Guilherme da Silva’s dreamy, sun-lit portraits of Brazil’s queer community
Photography Guilherme da Silva

A reaction to the LGBTQI-hostile, suffocating atmosphere da Silva experienced whilst working in Brazil, OVERTURE stemmed from a trip to Italy the photographer took to visit his best friend, also called Guilherme, in 2019. “Everything happened during my stay in Italy,” he says explaining that what he lived on that journey — from breaking up with his boyfriend to staying in a hostel in Florence with some old bikers — helped him overcome the creative block and frustration that had taken over his craft that same year. To mark the importance of this eye-opening experience, da Silva included a portrait he shot of Guilherme in Venice in the final edit of the publication: “I took a lot of pictures on that trip and, when I made it back to Brazil, I saw this one of my best friend,” he says. “It’s the first photo in the zine, I knew I had to do something about it.” 

At its core, OVERTURE is da Silva’s visual representation of an imaginary world where everyone is free to be themselves in perfect harmony with nature and those who inhabit it. A metaphor for the photographer’s own search for belonging in today’s creative industry and beyond, the zine draws on Thomas Eakins’s Arcadia-inspired paintings and Justine Kurland’s photo series Girl Pictures (1997-2002) to immerse people in a dreamy, sun-lit queer utopian universe. “I spent most of my life trying to escape Brazil through mental safe spaces that would allow me to run away from its brutal reality,” da Silva says retracing the three-year-long process that led to the launch of the zine: a project whose urgency was heightened by the tension arising from Jair Bolsonaro’s far-right politics and the pandemic outbreak.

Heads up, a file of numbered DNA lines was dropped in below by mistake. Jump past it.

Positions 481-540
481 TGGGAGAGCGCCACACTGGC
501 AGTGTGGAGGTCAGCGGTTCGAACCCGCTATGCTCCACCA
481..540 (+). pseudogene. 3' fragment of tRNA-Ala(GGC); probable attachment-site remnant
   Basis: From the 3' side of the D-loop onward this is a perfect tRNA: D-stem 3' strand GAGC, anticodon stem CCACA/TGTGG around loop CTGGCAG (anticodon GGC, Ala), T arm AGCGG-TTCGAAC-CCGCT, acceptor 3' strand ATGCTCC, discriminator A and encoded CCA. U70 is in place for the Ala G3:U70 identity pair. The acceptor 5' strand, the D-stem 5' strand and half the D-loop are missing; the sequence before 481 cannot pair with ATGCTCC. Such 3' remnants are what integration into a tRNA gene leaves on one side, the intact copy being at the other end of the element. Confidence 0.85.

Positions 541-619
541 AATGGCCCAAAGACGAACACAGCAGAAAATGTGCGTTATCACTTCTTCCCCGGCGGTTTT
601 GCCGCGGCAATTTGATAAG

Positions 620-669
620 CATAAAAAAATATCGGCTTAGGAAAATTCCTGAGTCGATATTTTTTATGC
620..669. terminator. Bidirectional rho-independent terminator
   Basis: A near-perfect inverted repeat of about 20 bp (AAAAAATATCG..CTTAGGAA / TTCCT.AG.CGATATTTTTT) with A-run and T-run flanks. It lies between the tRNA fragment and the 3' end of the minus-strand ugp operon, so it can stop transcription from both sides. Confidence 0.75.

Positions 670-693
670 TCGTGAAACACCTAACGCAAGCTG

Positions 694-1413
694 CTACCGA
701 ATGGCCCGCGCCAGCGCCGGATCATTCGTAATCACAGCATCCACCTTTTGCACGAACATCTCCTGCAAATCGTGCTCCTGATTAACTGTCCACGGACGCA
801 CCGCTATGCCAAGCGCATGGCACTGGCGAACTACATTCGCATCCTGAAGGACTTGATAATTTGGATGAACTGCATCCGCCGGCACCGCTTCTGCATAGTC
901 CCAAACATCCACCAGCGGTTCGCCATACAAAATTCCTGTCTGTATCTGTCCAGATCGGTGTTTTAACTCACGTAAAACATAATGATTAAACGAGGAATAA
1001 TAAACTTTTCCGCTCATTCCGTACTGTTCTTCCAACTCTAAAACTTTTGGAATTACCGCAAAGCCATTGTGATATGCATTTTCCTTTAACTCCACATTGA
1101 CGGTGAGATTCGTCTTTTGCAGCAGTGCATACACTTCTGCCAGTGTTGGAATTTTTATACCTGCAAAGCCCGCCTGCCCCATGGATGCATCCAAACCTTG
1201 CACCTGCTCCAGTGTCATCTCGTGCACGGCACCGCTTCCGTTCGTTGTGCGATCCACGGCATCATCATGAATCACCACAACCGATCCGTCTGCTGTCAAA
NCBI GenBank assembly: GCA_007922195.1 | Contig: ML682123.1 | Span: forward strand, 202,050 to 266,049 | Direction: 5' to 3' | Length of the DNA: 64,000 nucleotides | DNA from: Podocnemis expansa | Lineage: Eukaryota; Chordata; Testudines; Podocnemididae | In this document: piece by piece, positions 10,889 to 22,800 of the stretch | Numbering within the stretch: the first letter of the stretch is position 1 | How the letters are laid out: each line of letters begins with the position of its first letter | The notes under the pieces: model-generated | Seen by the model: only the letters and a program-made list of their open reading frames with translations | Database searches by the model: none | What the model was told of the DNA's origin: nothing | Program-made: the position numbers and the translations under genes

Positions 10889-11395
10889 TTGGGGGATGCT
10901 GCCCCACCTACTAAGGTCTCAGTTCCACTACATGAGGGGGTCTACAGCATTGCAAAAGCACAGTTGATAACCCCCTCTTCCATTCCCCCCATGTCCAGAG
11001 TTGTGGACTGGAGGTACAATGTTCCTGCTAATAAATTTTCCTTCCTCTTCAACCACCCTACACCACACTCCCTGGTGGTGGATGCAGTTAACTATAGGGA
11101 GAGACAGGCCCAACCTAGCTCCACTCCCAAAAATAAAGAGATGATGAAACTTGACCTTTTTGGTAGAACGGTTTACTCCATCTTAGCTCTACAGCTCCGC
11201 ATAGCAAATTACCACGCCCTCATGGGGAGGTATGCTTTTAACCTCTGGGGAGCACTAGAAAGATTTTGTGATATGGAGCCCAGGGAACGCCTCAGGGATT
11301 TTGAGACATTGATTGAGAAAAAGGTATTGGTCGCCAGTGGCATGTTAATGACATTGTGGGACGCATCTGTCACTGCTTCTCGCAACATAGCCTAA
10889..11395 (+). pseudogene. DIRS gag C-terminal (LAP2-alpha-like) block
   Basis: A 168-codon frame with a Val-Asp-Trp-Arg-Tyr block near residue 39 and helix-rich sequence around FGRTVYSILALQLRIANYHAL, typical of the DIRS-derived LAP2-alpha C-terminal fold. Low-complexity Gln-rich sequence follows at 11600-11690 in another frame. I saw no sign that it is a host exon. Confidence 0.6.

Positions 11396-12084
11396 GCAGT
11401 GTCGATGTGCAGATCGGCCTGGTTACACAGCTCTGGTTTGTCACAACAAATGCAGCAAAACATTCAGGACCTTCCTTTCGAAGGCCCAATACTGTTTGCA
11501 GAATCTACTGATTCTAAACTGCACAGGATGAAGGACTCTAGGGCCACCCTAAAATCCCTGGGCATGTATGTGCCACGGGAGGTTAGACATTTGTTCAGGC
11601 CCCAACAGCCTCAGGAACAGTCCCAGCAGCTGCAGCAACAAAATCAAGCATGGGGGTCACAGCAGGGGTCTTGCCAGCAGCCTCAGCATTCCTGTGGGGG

Speaking of the vision behind OVERTURE, the photographer stresses how the intimacy and warmth reproduced by his chosen colour palette are meant to embrace viewers, providing them with unconditional love and protection. “I want people to feel transported to the utopian world I created for myself and understand that nurturing a sense of community is all we’ve got to do in order to be safe,” he says. “In a world that forces us to deny who we are to fit in, this zine presents viewers with a place where they can simply be.”

Guilherme da Silva’s dreamy, sun-lit portraits of Brazil’s queer community
Photography Guilherme da Silva
Guilherme da Silva’s dreamy, sun-lit portraits of Brazil’s queer community
Photography Guilherme da Silva


Guilherme da Silva’s dreamy, sun-lit portraits of Brazil’s queer community
Photography Guilherme da Silva
Guilherme da Silva’s dreamy, sun-lit portraits of Brazil’s queer community
Photography Guilherme da Silva